“Myrtilla Miner: Celebrating a Legacy of Excellence in Education”
The 38th Annual Founders’ Day observance at UDC commemorates the 200th birthday of the University’s abolitionist founder, Myrtilla Miner, who established the “Miner School for Colored Girls” in 1851.
Myrtilla Miner was a pioneering proponent of the concept that “no child be left behind” in terms of providing a quality education for all children in the District of Columbia regardless of race, creed or class. Considered by some to be the “mother” of public education in the nation’s capital, she fought against the odds to ensure learning opportunities for African-American girls and earned Congressional support for her groundbreaking institution. Miner’s efforts to privately educate minority youth and the resulting backlash from the broader community were the catalyst for increased support of public education for all children in the nation’s capital, and ultimately to the establishment of the public university and urban land-grant institution is UDC today.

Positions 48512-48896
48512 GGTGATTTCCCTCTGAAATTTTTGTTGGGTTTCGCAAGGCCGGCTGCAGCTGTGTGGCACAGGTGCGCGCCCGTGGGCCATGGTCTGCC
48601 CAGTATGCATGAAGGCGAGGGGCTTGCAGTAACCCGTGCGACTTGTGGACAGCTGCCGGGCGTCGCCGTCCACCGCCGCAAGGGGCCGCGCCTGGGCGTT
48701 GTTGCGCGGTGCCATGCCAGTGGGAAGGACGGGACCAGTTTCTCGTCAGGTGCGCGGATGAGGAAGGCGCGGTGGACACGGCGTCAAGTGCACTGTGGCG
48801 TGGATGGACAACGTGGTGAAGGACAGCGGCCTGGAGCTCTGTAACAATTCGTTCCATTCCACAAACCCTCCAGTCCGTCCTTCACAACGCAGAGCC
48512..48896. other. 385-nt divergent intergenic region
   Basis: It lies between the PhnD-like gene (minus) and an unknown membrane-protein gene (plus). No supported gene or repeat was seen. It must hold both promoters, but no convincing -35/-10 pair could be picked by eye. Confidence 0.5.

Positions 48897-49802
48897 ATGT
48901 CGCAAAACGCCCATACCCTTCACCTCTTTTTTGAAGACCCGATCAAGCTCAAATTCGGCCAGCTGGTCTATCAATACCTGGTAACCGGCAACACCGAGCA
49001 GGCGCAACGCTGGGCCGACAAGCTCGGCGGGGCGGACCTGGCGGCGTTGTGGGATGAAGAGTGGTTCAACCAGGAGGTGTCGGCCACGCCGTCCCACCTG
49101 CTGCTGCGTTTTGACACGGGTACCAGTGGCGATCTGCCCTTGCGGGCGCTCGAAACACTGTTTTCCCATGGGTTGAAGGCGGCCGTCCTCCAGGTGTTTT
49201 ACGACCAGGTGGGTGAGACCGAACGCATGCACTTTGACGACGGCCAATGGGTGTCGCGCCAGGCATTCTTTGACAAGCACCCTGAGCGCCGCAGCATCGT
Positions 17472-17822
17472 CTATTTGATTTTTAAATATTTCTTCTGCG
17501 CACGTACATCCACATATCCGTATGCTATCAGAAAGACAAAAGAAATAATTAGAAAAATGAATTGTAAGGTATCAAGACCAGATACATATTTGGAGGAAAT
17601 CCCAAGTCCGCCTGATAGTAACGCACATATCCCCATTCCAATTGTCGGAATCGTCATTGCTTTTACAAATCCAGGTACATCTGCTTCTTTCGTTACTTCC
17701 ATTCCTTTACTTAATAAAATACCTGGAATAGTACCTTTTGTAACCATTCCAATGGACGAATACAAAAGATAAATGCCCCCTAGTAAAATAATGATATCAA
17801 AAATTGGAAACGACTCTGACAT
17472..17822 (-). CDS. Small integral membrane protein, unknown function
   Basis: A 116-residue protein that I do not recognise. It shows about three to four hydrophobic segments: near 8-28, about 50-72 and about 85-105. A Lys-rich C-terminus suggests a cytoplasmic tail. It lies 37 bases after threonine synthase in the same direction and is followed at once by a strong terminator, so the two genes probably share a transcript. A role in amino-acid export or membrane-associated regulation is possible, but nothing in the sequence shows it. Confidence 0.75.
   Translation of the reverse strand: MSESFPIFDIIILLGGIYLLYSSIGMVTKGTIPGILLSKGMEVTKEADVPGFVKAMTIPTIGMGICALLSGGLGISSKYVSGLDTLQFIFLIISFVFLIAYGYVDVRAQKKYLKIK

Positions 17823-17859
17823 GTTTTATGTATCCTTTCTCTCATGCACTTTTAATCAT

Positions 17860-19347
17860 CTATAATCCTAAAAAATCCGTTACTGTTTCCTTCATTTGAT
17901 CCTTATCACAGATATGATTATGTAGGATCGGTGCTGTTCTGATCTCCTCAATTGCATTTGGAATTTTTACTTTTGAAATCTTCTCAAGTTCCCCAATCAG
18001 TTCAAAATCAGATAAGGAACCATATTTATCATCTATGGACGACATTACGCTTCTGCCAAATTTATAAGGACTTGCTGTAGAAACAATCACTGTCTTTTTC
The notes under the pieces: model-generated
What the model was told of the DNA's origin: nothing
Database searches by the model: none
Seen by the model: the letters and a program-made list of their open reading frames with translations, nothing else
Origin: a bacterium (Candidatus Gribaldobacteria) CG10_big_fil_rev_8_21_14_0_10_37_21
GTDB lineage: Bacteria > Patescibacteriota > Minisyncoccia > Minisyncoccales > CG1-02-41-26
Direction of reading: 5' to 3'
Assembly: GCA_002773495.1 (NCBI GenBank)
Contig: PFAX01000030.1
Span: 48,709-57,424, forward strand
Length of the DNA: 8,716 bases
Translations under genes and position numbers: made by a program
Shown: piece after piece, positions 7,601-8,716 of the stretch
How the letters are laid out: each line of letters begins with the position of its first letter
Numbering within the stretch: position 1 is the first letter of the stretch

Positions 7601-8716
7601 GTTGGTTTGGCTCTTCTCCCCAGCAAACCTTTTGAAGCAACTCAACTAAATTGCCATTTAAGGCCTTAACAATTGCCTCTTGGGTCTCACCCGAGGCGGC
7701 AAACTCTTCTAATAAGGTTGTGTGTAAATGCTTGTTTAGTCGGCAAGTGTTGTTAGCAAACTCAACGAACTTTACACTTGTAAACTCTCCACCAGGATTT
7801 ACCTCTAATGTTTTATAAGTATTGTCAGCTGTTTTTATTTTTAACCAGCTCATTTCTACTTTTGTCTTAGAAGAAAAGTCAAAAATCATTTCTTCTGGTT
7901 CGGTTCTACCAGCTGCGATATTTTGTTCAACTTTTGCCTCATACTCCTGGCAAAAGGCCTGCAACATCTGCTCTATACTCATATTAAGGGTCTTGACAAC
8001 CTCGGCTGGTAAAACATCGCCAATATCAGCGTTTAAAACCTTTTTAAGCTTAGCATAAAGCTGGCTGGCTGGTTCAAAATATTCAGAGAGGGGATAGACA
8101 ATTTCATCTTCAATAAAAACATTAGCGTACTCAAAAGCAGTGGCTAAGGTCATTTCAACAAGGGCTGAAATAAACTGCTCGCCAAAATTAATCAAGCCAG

There are a number of articles, written narratives and one book located on the internet, which chronicle Miss Miner’s life and contributions. One such article was written by Denise Oliver Velez, and provides an outstanding summary of the bicentennial legacy that we celebrate this month.
Click here to learn more about Myrtilla Miner.
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